It’s day two of the SciTech Startup Week feature and we’re shinning the spotlight on the Minneapolis-based NetZro, LLC.
NetZro LLC is a woman-owned startup that designs food waste processing technology. According to its website, approximately 90 million tons of food is wasted every year. Sue Marshal, the CEO and Founder of NetZro, wants to reduce that by recovering food waste at the retailer level and reharvesting it as a functional, nutritional and valuable product.
Presently, one of NetZro’s primary processes centers around eggshell separation for calcium and collagen extraction. By recovering the valuable nutrients in discarded eggshells, Marshall and her team can create food waste solutions. Partnering with companies like Cargill and Land-O-Lakes, the startup aims to position the nutrients from its processing into new markets, branching into everything from fertilizer, to products for animal and human consumption.
In a recent interview with the tech and startup organization, Engine, Marshal shared her five year goal of seeing NetZro’s technology grow to “recover food waste from all food processing plants so that zero food waste goes into landfills.”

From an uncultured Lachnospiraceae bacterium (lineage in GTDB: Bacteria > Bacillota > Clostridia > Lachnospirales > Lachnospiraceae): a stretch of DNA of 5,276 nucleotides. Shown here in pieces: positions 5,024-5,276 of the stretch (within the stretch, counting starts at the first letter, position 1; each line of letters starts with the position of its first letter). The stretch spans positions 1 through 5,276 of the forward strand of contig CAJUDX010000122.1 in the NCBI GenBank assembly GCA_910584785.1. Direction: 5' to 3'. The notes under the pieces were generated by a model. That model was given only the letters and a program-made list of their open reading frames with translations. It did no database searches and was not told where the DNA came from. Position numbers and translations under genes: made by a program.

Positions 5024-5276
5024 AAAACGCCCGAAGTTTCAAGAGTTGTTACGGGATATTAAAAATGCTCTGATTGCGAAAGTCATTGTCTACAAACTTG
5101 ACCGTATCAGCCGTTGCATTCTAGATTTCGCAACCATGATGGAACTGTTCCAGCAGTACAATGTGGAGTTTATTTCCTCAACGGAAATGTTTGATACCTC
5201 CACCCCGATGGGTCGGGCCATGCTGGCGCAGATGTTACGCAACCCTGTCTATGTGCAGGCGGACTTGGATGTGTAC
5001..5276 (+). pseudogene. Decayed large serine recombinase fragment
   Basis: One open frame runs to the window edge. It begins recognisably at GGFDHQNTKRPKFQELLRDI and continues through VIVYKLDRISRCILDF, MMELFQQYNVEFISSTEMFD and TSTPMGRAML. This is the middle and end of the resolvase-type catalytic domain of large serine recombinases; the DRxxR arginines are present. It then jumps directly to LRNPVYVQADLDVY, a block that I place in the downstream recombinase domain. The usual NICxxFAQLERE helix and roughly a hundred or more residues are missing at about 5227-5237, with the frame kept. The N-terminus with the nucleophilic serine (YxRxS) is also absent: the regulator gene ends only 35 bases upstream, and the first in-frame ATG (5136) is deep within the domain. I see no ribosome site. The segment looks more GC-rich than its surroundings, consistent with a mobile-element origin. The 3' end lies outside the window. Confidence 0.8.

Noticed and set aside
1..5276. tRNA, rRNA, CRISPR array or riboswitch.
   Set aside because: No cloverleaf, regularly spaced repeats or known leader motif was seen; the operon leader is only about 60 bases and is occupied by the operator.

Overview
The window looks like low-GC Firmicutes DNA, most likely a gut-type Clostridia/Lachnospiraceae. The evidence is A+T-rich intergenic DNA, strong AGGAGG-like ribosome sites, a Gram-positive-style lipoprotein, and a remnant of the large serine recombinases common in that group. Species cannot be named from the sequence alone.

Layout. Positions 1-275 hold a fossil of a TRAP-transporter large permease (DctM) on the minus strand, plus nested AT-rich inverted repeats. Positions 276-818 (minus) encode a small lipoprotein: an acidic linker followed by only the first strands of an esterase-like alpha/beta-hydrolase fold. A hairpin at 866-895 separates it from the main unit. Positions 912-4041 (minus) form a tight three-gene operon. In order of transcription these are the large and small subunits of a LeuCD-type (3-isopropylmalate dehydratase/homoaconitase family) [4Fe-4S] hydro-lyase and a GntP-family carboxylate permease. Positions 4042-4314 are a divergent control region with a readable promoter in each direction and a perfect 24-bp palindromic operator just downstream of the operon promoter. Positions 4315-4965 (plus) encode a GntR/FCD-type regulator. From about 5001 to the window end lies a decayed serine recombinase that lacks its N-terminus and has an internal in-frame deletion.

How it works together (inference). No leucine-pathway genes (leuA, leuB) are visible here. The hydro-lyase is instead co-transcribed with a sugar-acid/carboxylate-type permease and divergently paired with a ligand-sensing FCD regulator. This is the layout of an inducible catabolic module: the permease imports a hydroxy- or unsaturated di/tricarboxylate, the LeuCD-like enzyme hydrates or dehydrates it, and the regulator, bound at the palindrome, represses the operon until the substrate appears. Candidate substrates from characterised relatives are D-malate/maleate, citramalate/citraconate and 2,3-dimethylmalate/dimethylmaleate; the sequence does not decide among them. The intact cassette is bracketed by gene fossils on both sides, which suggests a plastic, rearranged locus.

To kick off this ambitious endeavor, NetZro is working to scale up its operation, aiming to process 50 tons of egg membranes a day. As a startup with only a handful of people on staff, NetZro needed some outside assistance in order to achieve its goal.
Specifically, Marshall said, “we needed science interns.”
Enter the SciTech Internship Program
Funded by the Minnesota Department of Employment and Economic Development (DEED) and housed at the Minnesota High Tech association, SciTech exists to not only provide startups and small businesses with exclusive access to the top STEM talent they need, but it shoulders the weight of providing competitive wages by reimbursing the company for half of each intern’s gross wages (up to $2,500).
“For my company,” Marshal said, “programs through DEED and the University of Minnesota have been instrumental for accessing funds and resources.”
Through SciTech, NetZro found bioproducts and biosystems engineering intern Felipe Reyes Gaibor, who helped develop the infrared technology used to separate the desired material from the gathered food waste.
“We had a problem that needed addressing,” Marshal said, “Felipe was filling that need. When you can hook onto resources at the university and find curious, passionate young people in the science field, there are so many benefits,” for both the startups and the interns they hire.